Writers know that it is easy to come up with ideas for books: the hard part is having the discipline to sit down and get the words onto the page. Entrepreneurs know that it is easy to come up with an idea for a company: the hard part is executing that plan and making it profitable. Students know that it is easy to wish for an A in a class: the hard part is putting in the work to do well on tests and papers. The bridge between idea and execution is made up of the things that we do along the way, the habits that we cultivate each day. Having good habits is no guarantee of success: one can be creative and hardworking and still fail miserably. But the person who acts is able to take the hell-fired bricks of good thoughts and turn them into the celestial mansions of good works.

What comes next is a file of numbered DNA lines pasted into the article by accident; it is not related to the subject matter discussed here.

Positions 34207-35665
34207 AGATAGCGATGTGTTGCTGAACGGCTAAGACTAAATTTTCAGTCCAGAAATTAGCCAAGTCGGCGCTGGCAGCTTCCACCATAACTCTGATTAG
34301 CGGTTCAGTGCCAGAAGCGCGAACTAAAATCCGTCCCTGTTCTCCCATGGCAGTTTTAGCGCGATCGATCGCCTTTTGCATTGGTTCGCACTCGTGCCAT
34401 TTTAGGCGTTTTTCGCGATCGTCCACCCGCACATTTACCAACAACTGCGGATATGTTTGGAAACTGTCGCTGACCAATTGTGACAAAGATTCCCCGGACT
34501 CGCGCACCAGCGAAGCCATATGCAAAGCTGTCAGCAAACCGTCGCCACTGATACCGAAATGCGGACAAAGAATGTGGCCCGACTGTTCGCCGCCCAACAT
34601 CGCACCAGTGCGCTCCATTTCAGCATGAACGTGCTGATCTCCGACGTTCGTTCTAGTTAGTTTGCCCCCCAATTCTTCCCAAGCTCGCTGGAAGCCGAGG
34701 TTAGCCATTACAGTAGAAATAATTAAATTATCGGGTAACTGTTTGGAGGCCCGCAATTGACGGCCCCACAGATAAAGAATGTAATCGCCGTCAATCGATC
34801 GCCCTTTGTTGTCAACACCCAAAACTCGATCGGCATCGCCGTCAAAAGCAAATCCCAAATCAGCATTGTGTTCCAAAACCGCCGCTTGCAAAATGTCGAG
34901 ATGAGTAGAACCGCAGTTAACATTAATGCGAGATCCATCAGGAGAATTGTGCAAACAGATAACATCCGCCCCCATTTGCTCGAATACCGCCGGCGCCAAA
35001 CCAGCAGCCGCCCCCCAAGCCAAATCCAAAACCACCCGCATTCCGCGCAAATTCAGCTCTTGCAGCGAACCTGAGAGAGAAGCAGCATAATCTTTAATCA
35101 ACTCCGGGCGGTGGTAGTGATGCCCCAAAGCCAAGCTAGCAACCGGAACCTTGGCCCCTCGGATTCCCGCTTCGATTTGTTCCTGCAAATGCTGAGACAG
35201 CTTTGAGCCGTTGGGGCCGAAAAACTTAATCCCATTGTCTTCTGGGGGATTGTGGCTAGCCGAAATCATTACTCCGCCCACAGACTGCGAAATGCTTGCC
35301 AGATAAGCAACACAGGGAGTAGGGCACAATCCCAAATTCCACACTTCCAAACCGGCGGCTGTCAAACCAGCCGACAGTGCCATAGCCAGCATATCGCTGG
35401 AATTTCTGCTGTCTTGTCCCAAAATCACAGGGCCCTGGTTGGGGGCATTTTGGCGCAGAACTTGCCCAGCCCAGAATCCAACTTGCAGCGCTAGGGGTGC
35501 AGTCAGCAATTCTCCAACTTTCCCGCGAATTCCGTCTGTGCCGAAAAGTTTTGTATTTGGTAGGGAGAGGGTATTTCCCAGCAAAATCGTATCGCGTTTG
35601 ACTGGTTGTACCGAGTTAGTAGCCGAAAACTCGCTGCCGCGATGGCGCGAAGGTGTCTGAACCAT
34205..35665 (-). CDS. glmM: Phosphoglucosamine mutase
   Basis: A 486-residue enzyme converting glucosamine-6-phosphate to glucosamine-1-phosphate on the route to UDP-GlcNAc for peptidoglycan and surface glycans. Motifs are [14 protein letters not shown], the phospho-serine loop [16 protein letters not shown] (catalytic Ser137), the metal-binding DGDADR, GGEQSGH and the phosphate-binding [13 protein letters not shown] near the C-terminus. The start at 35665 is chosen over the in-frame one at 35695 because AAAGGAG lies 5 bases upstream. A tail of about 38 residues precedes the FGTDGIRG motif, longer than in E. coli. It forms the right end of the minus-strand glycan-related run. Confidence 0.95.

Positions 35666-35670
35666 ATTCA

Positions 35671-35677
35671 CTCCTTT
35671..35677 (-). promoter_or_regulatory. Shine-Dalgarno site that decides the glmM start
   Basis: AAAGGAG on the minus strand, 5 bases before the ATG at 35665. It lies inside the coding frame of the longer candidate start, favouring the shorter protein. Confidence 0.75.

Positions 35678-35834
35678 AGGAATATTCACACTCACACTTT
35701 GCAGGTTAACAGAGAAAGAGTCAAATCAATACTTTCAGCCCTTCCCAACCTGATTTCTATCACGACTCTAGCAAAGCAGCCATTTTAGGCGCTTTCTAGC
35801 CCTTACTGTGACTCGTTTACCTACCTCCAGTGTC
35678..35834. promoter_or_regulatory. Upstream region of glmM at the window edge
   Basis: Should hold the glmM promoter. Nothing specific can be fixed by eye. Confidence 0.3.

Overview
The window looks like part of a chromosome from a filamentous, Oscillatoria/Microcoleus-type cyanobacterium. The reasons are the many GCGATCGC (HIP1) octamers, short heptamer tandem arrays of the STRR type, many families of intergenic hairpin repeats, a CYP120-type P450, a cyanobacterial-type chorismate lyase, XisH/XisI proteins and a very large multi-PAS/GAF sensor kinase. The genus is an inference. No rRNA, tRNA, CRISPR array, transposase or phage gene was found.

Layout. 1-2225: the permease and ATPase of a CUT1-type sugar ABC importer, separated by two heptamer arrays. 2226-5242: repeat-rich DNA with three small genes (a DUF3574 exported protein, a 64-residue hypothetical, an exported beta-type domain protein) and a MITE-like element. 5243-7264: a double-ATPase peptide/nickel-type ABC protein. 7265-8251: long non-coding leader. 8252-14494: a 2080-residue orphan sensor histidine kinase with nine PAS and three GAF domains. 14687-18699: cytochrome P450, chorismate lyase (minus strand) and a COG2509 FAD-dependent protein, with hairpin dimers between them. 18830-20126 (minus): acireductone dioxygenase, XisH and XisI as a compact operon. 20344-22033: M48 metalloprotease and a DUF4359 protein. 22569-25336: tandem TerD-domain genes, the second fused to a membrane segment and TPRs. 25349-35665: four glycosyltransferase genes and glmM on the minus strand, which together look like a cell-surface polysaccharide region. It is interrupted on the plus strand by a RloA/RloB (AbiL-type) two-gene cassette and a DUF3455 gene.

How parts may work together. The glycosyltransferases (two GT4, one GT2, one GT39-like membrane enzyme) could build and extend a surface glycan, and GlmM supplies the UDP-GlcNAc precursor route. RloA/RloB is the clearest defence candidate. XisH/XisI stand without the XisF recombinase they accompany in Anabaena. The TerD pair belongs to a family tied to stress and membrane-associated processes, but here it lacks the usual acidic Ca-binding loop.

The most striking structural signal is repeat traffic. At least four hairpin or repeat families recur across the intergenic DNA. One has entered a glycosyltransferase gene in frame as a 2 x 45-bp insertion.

Philosophers distinguish between three different senses of intention. There is the preparatory, future sense: “I will file my taxes before the end of March.” Then there is the sense of intention accompanying action: “I am filing my taxes now so that I do not have to pay a penalty.” Then there is an almost legal sense of intention, as in the opposite of accidental: “I am filing my taxes on purpose and not because I have nothing better to do.” The first sense of attention, applying to future actions, is the most liable to various forms of laziness and procrastination. Aristotle used a specialized term for this, called akrasia (often unfortunately translated into English as “incontinence”), in which we know the right thing to do but fail to do it out of weakness of will (see this helpful James Clear piece). Procrastination might be viewed as a special case of akrasia, in which we do less useful things (like re-organizing the sock drawer) over the more useful or valued tasks (like filing taxes: can you tell I haven’t filed mine yet?).